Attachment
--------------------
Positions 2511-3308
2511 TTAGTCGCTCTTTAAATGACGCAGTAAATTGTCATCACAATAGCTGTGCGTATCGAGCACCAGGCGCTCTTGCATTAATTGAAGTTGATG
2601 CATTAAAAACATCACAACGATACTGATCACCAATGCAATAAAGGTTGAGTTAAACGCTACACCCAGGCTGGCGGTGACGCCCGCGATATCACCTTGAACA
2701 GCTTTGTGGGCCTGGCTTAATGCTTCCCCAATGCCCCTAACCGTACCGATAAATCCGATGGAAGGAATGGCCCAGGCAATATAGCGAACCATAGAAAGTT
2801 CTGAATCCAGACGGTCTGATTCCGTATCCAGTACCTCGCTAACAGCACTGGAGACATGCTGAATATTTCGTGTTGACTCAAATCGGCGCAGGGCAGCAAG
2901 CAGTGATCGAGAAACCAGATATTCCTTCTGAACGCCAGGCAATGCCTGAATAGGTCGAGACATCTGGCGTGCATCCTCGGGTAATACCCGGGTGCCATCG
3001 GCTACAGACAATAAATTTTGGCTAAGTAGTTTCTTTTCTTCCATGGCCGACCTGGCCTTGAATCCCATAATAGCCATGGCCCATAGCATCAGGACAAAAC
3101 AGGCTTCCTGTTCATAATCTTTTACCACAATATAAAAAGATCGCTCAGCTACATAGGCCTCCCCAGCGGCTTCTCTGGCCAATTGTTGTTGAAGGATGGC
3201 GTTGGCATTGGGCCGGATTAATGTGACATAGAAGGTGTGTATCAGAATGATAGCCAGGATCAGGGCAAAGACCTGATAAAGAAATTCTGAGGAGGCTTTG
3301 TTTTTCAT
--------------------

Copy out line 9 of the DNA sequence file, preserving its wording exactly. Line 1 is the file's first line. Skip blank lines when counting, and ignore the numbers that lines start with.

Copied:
3201 GTTGGCATTGGGCCGGATTAATGTGACATAGAAGGTGTGTATCAGAATGATAGCCAGGATCAGGGCAAAGACCTGATAAAGAAATTCTGAGGAGGCTTTG